• CONCLUSION: Transhiatus esophagectomy is an ideal choice in surgical treatment for patients with esophageal cancer, especially for the ones of aged, poor cardiac or pulmonary function, who can not afford the thoracotomy.
  • [MeSH-major] Carcinoma, Squamous Cell / surgery. Esophageal Neoplasms / surgery. Esophagectomy / methods

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  • (PMID = 18803048.001).
  • [ISSN] 1671-0274
  • [Journal-full-title] Zhonghua wei chang wai ke za zhi = Chinese journal of gastrointestinal surgery
  • [ISO-abbreviation] Zhonghua Wei Chang Wai Ke Za Zhi
  • [Language] chi
  • [Publication-type] English Abstract; Evaluation Studies; Journal Article
  • [Publication-country] China
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61. Adler JT, Hottinger DG, Kunnimalaiyaan M, Chen H: Combination therapy with histone deacetylase inhibitors and lithium chloride: a novel treatment for carcinoid tumors. Ann Surg Oncol; 2009 Feb;16(2):481-6
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  • [Title] Combination therapy with histone deacetylase inhibitors and lithium chloride: a novel treatment for carcinoid tumors.
  • In carcinoid cell lines, the histone deacetylase (HDAC) inhibitors valproic acid (VPA) and suberoyl bis-hydroxamic acid (SBHA) activate the Notch1 pathway, whereas lithium inhibits glycogen synthase kinase-3beta (GSK-3beta).
  • These compounds limit growth and decrease hormonal secretion in vitro.
  • We hypothesized that lower-dose combination therapy of HDAC inhibitors and lithium chloride could achieve similar growth inhibition to that of the drugs alone.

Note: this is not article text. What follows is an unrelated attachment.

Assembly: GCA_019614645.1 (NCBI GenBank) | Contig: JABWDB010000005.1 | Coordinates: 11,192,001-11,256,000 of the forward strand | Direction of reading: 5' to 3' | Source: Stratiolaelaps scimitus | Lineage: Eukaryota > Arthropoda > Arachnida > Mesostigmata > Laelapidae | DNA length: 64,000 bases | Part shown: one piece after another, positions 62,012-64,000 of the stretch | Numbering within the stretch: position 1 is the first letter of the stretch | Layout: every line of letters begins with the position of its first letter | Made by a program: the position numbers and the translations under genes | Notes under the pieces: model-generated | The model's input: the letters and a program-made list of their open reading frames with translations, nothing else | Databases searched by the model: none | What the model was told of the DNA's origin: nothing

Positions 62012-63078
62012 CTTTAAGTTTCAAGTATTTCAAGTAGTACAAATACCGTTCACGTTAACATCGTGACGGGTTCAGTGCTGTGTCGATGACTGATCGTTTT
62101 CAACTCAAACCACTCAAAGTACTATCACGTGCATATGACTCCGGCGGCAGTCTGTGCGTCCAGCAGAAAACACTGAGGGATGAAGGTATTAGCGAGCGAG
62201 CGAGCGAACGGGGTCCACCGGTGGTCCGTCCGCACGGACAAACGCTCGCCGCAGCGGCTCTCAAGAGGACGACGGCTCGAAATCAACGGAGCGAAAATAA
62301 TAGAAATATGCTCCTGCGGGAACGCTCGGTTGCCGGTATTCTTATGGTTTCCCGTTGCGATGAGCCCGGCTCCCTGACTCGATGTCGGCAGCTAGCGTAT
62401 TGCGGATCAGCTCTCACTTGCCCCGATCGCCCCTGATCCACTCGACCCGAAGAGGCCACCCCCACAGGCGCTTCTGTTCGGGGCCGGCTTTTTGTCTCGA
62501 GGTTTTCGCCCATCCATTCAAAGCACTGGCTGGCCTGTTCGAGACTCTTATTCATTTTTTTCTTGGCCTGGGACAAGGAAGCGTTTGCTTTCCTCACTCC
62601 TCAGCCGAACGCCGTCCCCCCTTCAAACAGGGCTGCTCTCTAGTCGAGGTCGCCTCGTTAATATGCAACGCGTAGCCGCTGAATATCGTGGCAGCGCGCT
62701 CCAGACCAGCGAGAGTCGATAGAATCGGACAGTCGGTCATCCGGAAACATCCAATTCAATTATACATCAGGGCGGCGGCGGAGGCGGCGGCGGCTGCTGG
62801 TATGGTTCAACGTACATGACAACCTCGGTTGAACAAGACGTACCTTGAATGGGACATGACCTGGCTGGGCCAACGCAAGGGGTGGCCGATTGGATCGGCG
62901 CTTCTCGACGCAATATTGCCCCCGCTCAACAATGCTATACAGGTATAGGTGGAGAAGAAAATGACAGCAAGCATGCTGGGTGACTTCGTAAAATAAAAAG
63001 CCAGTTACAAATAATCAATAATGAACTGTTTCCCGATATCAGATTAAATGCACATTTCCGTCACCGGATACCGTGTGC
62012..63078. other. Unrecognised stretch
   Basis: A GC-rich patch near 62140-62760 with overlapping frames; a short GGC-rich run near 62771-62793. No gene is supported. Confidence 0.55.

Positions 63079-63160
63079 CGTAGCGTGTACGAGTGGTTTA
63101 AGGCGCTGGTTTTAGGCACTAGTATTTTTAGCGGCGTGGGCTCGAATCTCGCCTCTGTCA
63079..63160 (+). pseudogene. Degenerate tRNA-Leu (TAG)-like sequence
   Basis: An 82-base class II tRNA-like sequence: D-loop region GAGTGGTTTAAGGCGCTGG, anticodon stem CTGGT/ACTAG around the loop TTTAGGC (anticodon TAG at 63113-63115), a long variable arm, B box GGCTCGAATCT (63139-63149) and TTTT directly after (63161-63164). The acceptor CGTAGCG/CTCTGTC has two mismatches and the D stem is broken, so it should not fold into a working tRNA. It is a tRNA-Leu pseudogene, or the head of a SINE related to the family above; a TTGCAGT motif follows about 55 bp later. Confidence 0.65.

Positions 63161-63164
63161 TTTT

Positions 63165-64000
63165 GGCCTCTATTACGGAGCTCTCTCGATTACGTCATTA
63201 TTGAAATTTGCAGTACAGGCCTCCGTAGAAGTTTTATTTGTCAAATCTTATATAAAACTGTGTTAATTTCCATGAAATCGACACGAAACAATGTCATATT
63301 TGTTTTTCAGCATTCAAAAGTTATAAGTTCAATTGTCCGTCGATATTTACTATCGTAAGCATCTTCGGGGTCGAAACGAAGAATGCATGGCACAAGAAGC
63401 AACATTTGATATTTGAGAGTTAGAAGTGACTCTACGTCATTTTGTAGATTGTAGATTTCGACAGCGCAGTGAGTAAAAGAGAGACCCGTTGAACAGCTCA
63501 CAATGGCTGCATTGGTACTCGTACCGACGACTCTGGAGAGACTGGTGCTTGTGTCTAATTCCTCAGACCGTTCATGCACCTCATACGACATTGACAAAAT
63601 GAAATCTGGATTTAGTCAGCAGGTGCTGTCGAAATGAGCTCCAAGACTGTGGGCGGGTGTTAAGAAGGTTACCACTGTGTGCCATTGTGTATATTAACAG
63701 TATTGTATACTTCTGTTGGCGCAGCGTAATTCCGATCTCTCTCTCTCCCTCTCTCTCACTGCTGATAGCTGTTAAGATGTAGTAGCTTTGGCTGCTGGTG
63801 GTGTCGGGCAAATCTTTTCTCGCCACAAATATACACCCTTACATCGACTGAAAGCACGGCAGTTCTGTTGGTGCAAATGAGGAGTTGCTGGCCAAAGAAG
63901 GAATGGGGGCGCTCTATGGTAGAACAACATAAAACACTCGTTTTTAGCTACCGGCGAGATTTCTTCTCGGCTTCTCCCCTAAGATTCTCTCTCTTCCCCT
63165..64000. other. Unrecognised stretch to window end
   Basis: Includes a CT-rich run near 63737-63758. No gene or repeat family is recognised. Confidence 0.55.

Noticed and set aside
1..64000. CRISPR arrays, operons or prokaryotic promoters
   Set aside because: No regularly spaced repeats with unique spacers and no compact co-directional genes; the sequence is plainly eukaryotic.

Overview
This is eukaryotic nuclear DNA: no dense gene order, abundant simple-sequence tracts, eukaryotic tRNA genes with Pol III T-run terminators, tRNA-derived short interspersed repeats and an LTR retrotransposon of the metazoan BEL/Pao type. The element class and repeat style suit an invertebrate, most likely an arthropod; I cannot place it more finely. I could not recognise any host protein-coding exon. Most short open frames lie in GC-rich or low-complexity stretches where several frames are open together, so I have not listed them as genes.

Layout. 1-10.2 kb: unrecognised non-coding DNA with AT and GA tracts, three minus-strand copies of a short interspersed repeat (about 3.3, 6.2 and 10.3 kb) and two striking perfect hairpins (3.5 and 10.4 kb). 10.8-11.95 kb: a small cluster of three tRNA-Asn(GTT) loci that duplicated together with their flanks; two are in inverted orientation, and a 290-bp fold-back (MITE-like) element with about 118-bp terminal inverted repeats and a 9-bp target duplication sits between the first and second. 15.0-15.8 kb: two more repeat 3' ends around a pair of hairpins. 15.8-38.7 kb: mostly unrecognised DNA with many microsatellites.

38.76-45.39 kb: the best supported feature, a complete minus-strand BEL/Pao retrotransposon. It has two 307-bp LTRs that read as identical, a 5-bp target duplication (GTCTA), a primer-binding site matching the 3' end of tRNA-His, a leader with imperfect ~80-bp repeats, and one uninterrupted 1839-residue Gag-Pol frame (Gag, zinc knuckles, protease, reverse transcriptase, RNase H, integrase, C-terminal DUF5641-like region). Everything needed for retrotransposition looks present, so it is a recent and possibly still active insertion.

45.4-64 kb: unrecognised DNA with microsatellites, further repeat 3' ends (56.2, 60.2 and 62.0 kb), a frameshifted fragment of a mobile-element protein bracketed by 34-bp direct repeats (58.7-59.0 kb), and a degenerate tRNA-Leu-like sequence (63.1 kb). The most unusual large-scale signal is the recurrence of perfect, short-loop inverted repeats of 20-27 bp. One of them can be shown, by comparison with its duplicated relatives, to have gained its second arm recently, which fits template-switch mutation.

• Gastrointestinal and pulmonary carcinoid cells were treated with either VPA or SBHA and lithium chloride for up to 48 hours.
  • Western blot analysis was used to measure the effects on the Notch1 and GSK-3beta pathways and the neuroendocrine tumor marker chromogranin A (CgA).
  • Growth was measured by a cellular proliferation assay.
  • With lower-dose combination therapy, a decrease in CgA was observed.
  • The HDAC inhibitors increased the amount of active Notch1 protein, whereas treatment with lithium was associated with inhibition of GSK-3beta.
  • Moreover, growth was inhibited with lower-dose combination therapy.
  • Treatment of carcinoid cells with either VPA or SBHA and lithium chloride suppresses the neuroendocrine marker CgA while upregulating Notch1 and inhibiting GSK-3beta.
  • This combination effectively reduces growth.
  • Thus, lower-dose combination therapy may be a viable therapeutic approach for carcinoid tumors.

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  • [ISSN] 1534-4681
  • [Journal-full-title] Annals of surgical oncology
  • [ISO-abbreviation] Ann. Surg. Oncol.
  • [Language] ENG
  • [Grant] United States / NCI NIH HHS / CA / CA117117-01A2; United States / NCI NIH HHS / CA / CA109053-03; United States / NCI NIH HHS / CA / R21 CA117117-02; United States / NCI NIH HHS / CA / CA117117; United States / NCI NIH HHS / CA / R01 CA109053-03; United States / NCI NIH HHS / CA / R01 CA109053-01A2; United States / NCI NIH HHS / CA / R01 CA109053; United States / NCI NIH HHS / CA / CA117117-02; United States / NCI NIH HHS / CA / R21 CA117117-01A2; United States / NCI NIH HHS / CA / CA109053; United States / NCI NIH HHS / CA / CA109053-01A2; United States / NCI NIH HHS / CA / CA109053-02; United States / NCI NIH HHS / CA / R21 CA117117; United States / NCI NIH HHS / CA / R01 CA109053-02